Portrait of the park - Parc national du Mont-Saint-Bruno - National Parks - Sépaq

Parc national du Mont-Saint-Bruno

Portrait of the park

History of Parc national du Mont-Saint-Bruno

Conceded to Pierre Boucher from Boucherville in 1710, this territory became the Seigneurie de Montarville, distinguished by its landlocked position with no access to the St. Lawrence River, and by its hill featuring several lakes and streams. The river system was a tremendous asset, since it allowed the production of all the hydraulic energy needed to power mills for grinding flour, sawing wood, and carding and weaving wool.

At the turn of the 20th century, Mont Saint-Bruno was a favourite spot among rich Anglophone Montrealers who bought land there. They built vacation homes and surrounded them with gardens, some of which still partially remain today. During this time, the Saint-Gabriel brothers also bought part of the mountain.

In 1969, the municipality of Saint-Bruno intervened and became the assignee of an area of close to 1.5 km2, while at the same time requests addressed to the Québec government demanded the protection of the whole mountain. Starting in 1974, the State began to acquire land, and Parc du Mont-Saint-Bruno was officially created in 1985. From this time forward, this status gave the park the mission to ensure the protection of this territory, representative of one of Québec's natural regions, the Montérégian Hills, while making it accessible for educational and recreational purposes.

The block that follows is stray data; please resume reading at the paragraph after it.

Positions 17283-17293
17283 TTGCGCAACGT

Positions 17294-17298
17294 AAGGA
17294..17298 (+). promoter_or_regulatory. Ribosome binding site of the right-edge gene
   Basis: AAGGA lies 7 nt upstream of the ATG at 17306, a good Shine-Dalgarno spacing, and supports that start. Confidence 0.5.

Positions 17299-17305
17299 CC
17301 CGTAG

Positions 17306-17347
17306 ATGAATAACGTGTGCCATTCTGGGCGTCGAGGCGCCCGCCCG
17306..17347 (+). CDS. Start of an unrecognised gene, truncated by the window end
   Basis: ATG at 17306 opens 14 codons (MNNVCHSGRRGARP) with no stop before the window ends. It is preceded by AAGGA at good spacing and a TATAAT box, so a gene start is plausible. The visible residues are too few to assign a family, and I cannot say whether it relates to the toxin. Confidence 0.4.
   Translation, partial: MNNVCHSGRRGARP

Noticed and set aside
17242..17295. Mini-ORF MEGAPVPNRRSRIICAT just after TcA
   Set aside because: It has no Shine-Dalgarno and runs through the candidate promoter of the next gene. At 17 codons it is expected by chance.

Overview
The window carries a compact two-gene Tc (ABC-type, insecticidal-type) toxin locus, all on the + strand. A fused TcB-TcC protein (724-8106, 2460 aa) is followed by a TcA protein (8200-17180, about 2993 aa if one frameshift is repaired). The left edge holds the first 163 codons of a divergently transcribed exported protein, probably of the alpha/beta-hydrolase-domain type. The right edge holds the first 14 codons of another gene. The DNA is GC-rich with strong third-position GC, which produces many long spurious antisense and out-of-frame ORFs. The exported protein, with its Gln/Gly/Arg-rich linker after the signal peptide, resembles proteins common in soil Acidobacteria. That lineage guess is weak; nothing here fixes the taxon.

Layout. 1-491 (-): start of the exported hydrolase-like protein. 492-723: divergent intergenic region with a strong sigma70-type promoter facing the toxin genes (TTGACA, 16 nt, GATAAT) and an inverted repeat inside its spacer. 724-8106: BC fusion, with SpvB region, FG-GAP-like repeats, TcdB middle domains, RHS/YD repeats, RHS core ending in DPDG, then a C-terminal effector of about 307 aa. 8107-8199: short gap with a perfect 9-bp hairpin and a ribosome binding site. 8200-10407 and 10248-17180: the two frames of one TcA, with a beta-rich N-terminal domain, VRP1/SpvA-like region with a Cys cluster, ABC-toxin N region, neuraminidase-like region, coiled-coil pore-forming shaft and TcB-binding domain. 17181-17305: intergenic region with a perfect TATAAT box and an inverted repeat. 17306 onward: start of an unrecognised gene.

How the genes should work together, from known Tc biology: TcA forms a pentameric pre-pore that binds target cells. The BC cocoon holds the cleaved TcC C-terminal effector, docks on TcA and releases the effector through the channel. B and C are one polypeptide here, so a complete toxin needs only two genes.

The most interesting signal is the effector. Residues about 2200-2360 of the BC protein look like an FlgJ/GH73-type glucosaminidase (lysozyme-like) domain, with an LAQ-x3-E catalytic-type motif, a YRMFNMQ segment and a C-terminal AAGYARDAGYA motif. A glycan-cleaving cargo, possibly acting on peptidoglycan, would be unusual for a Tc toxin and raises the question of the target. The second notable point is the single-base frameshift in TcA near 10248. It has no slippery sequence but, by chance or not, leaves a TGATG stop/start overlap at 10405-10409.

The Park’s Natural Heritage

Parc national du Mont-Saint-Bruno covers an area of 8.9 km and is visited by over one million visitors. This park is surrounded by the towns of Sainte-Julie, Saint-Mathieu-de-Beloeil, Saint-Bruno and Saint-Basile-le-Grand. It is a real forest oasis, surrounded by an area heavily modified by urbanization and agriculture. People come to the park to enjoy a variety of outdoor activities, such as walking, cross country skiing, picnicking, and observing and exploring nature.

Mont Saint-Bruno is part of the Montérégian Hills, as are Mont Royal, Mont Saint-Hilaire, and Mont Mégantic, to name just a few. These hills are not volcanoes, but rather intrusions of igneous rock that formed in the Cretaceous Period (124 million years ago). A spurt of magma moved into the sedimentary rock strata of the plain and under the effect of the heat the surrounding rock underwent contact metamorphism and hardened. Then erosion unearthed Mont Saint-Bruno and all the other Montérégian hills. Its summit culminates at 208 m, while the surrounding plain is at about 30 m above sea level. This hill has an extensive drainage system composed of a network of five lakes and a number of streams. It is interesting to note that Lac des Atocas has been in the process of becoming a peatbog for thousands of years, a very special case in southern Québec.